The tale of Boris and the Burka has so dominated the press and the political parties, that the central issue was totally lost. Those wanting to use this as a stick to beat Boris out of his Prime Ministerial ambitions were opposed by protectors of free speech in a democratic society and those like Rowan Atkinson who wish to safeguard humour and satire ; and Boris had surprising allies such as Taj Hargey, the Oxford Imam and scholar. Professor Hargey robustly defended Boris and attacked those with an obsession with multiculturalism. He wrote 'The burka is a fifth column. One day they will wake up to an Islamic Republic of Britain and before this happens I'll be out of here'. Now if Boris had written that, the calls for him to be hung, drawn and quartered would be even more intense.
In a poll 60% of people said Boris was not being racist and one must credit that they may actually have read his offending column in the Telegraph in which he specifically argued against a ban on the burka, as has been introduced in Norway. No doubt he could not resist injecting some humour in the piece, but that does not make him a racist. As Blackadder said, all jokes about religion will cause offence.
What if Boris had written: “A Muslim woman knocked on my door last night. I didn’t open it. I just talked through the letter box to see how she likes it” or compared a burqa to a bin-liner? Both jokes were made by comedian Shazia Mirza, a Muslim woman writing in 2006 in a column in the New Statesman.
Much of the ignorant outcry was reminiscent of the protest marches in Iran and elsewhere calling for the Fatwa death of Salman Rushdie over his book Satanic Verses, which none of the protesters had seen or read. Such is the uninformed ‘politically correct’ clamour about Boris and the Burka.
If you are in London, take the opportunity to visit the Sky Garden, on the 35th and 36th floors of 20 Fenchurch Street in the City, near the Gherkin and beside Monument Tube Station. The building is nick-named the Walkie Talkie.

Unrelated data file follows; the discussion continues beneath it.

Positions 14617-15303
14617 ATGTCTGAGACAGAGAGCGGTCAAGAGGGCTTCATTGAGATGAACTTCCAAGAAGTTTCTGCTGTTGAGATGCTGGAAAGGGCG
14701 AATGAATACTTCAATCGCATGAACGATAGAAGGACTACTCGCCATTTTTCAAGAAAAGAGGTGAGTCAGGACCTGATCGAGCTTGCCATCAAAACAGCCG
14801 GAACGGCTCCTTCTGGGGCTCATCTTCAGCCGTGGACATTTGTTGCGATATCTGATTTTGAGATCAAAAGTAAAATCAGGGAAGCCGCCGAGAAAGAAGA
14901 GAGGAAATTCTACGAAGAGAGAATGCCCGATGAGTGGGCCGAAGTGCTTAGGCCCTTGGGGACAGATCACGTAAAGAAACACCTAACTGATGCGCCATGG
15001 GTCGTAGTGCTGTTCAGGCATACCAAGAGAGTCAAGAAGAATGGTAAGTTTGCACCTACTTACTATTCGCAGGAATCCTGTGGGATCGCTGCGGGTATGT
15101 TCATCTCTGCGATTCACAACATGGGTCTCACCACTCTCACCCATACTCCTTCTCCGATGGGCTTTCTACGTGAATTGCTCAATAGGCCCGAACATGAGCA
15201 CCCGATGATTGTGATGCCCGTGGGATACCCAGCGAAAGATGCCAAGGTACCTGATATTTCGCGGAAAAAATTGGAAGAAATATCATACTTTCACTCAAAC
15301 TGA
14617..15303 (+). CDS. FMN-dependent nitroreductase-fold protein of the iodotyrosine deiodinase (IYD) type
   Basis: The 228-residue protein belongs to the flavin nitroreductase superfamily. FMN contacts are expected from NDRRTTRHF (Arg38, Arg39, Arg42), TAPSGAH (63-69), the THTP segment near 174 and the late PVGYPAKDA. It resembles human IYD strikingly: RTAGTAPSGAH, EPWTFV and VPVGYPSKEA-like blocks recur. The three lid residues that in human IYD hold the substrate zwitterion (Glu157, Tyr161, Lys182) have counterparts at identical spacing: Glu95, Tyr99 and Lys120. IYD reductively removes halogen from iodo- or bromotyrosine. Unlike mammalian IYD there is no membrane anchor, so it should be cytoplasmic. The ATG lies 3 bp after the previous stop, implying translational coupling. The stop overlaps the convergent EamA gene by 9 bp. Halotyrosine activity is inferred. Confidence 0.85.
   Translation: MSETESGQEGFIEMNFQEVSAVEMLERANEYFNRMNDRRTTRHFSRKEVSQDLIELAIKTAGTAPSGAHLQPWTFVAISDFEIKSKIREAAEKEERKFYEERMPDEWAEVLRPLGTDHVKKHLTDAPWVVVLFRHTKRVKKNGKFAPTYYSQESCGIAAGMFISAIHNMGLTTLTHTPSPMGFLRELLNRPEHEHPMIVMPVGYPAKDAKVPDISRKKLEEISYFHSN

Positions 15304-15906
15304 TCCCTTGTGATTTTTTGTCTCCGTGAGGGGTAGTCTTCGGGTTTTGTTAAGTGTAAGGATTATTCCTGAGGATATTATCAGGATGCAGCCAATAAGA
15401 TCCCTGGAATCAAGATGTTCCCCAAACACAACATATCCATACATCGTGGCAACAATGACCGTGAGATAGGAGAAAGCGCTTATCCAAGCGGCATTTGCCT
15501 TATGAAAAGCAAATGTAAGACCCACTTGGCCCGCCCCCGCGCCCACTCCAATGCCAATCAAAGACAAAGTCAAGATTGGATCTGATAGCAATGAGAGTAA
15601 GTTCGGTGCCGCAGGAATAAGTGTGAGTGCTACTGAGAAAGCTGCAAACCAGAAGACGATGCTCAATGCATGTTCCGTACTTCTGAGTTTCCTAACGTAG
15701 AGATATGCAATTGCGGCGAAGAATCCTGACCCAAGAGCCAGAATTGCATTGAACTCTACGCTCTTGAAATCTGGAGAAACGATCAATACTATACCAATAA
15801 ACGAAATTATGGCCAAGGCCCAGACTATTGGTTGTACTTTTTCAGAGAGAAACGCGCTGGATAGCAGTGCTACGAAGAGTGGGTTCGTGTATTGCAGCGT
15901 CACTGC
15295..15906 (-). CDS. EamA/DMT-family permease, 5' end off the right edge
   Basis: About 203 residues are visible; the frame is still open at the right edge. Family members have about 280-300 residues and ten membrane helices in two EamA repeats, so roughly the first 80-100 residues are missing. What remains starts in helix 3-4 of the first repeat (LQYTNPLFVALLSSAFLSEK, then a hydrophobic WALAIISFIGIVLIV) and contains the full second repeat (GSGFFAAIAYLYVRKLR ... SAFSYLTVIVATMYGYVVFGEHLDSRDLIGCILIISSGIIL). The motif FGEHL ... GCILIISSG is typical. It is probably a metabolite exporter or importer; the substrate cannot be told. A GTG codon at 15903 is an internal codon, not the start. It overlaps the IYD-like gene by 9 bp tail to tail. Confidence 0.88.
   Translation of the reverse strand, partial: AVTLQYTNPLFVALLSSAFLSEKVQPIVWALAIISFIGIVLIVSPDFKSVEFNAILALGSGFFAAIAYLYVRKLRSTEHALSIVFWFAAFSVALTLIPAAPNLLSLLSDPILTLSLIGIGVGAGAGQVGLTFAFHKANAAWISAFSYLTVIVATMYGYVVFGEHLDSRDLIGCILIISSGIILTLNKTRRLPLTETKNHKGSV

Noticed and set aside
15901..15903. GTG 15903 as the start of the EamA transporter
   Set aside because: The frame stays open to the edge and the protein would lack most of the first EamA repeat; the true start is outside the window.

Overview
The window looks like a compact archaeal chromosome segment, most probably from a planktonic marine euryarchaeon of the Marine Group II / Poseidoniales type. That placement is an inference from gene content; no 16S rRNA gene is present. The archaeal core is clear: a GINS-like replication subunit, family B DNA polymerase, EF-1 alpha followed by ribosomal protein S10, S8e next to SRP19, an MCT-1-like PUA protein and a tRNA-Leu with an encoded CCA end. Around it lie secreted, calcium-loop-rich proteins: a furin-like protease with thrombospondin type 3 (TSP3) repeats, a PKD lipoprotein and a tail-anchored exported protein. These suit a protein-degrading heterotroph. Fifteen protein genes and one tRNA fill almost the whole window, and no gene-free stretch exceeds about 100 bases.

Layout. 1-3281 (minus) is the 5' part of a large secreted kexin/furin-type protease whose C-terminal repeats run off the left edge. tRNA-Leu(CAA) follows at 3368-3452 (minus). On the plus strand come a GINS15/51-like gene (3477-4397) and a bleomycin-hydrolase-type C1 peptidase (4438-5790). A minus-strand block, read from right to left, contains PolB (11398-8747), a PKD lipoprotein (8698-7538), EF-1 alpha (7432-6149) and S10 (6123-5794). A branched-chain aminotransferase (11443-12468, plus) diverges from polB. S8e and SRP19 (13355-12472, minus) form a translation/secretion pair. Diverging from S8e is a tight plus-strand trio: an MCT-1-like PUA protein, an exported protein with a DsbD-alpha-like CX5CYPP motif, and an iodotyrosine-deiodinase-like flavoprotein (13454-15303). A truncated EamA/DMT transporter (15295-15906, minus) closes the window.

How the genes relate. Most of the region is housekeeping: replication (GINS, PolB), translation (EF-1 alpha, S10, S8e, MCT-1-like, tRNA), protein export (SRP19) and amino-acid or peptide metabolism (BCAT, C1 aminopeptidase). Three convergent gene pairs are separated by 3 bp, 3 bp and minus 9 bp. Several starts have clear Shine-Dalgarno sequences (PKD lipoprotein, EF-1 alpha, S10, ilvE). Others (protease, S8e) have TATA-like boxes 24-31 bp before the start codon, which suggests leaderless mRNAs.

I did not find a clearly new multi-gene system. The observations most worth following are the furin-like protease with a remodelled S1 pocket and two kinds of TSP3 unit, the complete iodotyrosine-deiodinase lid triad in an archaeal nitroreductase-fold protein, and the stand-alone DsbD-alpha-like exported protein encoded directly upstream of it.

There are the most amazing panoramic views of London in all directions. Unlike the Shard, entry is free but a time slot must be booked online in advance. There are two bars and two restaurants up there as well as London’s highest garden. A particular thrill for those with vertigo.
All Premier Football ‘Clubs’ and their fans were in fever pitch awaiting the invigorating 2018 summer transfer window. Even in Newcastle there were the inevitable optimists, ignoring experience.
The highest spenders were Liverpool at £167.9m (including £67m for goalkeeper Alisson Becker), Chelsea £128.6m (net £87.3m ) including £71.6m for goalkeeper Kepa Arrizabalaga – a good name for a goalie! – and newly promoted Fulham paying out £102m.
In the transaction table Newcastle were 18th, paying out £17m but after recouping £45.7m this showed a net spend of -£28.7m, the lowest in the entire league. Owner Mike Ashley has strongly defended his record at Newcastle United in response to the ill-conceived petition by local MP Chi Onwurrah. How ironic and coincidental was the announcement that Ashley had purchased his big player – the 169 year old retail chain House of Fraser out of bankruptcy for £90m ( much better value than an unheard of goalkeeper and defender).
The motivation must be getting a high-profile name at a bargain price. In 2006 House of Fraser was sold to the Icelandic Baugur for £351m and in 2014 to the Chinese Group Nanjing Cenbest for £155m. His stated ambition is to make H of F the ‘Harrods of the High Street’. Will there be a merger with Debenhams in which Sports Direct already has a 30% stake?
Ashley has the experience from his successes at Sports Direct and his involvement in other chains – as well as his ‘achievement’ in getting Newcastle United to 10th in the Premier League. As a shrewd businessman he will see no benefit in profligate spending on over-priced and unpredictable footballers and their avaricious agents. Will he be more influenced and intimidated by the shop unions and employees than by the football fans and Ms Onwurrah? Unlikely.
Yes, I have renewed my tickets for another frustrating season!
An enjoyable summer evening was held by the President of the Newcastle Law Society at the Riverside Stadium. An interesting feature arranged by President Alison Hall was a display of Birds of Prey. A subtle comment on the legal profession?